Cultural History Trail

Sign 1

Welcome to the Herttoniemi Allotment Garden!

The signs on the cultural history trail through the Herttoniemi allotment garden explain the area’s history, buildings and original garden plans, as well as the daily life and festivities of the cottage dwellers over the decades.

Modern Allotment Garden

The rapid growth of the city and the poor living conditions of the working class inspired Helsinki to establish allotment gardens in the early decades of the 20th century. The Herttoniemi allotment garden was founded in 1934 in the grounds of Kulosaari Manor.

In many ways, Herttoniemi was more advanced than the earlier allotment gardens in the Ruskeasuo, Kumpula and Vallila areas of Helsinki. Mains electricity was installed and provided to the area and the cottages, something the other gardens did not yet have. Herttoniemi also had a drinking water well, a public telephone, postal delivery and a boat dock. Water for irrigation was pumped from Saunalahti to a filtration tower, from where it was directed to the plots after desalination. Additionally, a shop was opened on what is now the site’s car park.

Over the years, what was once described as just a “desolate meadow” has been transformed into a lush park. The garden was protected in the 2007 zoning plan. The area is also a nationally significant built cultural environment that can only be developed in a way that preserves its values and distinctive features.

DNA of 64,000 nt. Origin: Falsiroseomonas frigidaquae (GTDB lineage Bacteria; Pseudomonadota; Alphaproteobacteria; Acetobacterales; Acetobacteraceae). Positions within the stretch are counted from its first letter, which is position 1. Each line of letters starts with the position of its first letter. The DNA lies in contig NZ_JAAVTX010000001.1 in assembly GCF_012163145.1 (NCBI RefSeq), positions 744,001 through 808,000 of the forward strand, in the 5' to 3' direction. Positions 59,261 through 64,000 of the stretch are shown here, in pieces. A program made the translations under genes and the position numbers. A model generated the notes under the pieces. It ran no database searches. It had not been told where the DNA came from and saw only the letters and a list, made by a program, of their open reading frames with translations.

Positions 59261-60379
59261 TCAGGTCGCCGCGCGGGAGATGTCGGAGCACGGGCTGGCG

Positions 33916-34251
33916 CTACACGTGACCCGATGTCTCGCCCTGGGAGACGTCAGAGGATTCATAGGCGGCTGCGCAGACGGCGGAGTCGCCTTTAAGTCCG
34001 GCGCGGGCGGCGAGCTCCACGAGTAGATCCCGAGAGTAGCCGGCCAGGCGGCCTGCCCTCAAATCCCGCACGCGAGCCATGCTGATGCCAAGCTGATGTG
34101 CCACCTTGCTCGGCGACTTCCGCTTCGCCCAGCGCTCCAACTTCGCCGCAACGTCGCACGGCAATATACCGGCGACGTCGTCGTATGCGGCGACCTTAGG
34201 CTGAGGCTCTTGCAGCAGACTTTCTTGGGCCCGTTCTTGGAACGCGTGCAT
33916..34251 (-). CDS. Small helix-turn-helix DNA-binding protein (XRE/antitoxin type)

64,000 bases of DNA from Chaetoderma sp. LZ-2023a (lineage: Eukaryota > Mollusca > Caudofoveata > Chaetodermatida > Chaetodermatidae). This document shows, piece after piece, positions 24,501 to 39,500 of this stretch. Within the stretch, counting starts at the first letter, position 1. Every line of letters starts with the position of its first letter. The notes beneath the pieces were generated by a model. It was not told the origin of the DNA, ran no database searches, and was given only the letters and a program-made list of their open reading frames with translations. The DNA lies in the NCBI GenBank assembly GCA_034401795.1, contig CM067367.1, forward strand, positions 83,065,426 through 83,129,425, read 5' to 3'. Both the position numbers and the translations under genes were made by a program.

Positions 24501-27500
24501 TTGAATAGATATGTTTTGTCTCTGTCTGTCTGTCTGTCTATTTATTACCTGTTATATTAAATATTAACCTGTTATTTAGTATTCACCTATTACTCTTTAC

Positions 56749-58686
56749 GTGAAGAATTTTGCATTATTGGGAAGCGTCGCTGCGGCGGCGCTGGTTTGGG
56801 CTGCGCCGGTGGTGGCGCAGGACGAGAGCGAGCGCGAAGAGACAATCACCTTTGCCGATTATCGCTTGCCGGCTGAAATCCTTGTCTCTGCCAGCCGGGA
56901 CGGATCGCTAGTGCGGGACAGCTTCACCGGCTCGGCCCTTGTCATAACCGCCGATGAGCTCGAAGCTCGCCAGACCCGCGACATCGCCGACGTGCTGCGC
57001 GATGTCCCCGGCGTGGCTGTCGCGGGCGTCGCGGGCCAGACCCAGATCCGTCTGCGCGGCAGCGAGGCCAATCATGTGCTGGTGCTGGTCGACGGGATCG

Welcome sign for the 10th anniversary celebrations, 1944. HSPY archives.

Sign 2


Afternoon coffee, summer parties or just strolling around the paths – there’s always been a good reason to visit the allotment garden. 

In the early decades of the allotment garden, visiting was very popular. Many who spent their childhood in the area in the 1940s and 1950s recall that there was always someone visiting, a relative or a friend. Many stayed longer. Although the cottages are small, there was always enough room. 

The allotment garden is an open recreational area where anyone can take a stroll to enjoy the beautiful plants, trees and flowers and the tranquillity of the gardens. However, entering the cottages’ gardens is allowed only by invitation.

HSPY archives.

Sign 3

Cottages by Design

The original cottages were 13 to 18 square metres in size and had an open veranda. They were larger than those in earlier allotment gardens.

The aim of the city-approved standard design was to ensure that the area looked uniform and that the cottages were of good quality and in harmony with their surroundings. The appearance was to avoid unnecessary variegation and ornamentation.

Some of the first cottages in Herttoniemi were as big as 24 square metres, including the open veranda. The cottages had space for two bunk beds, a kitchenette and larger cupboards and storage spaces than before.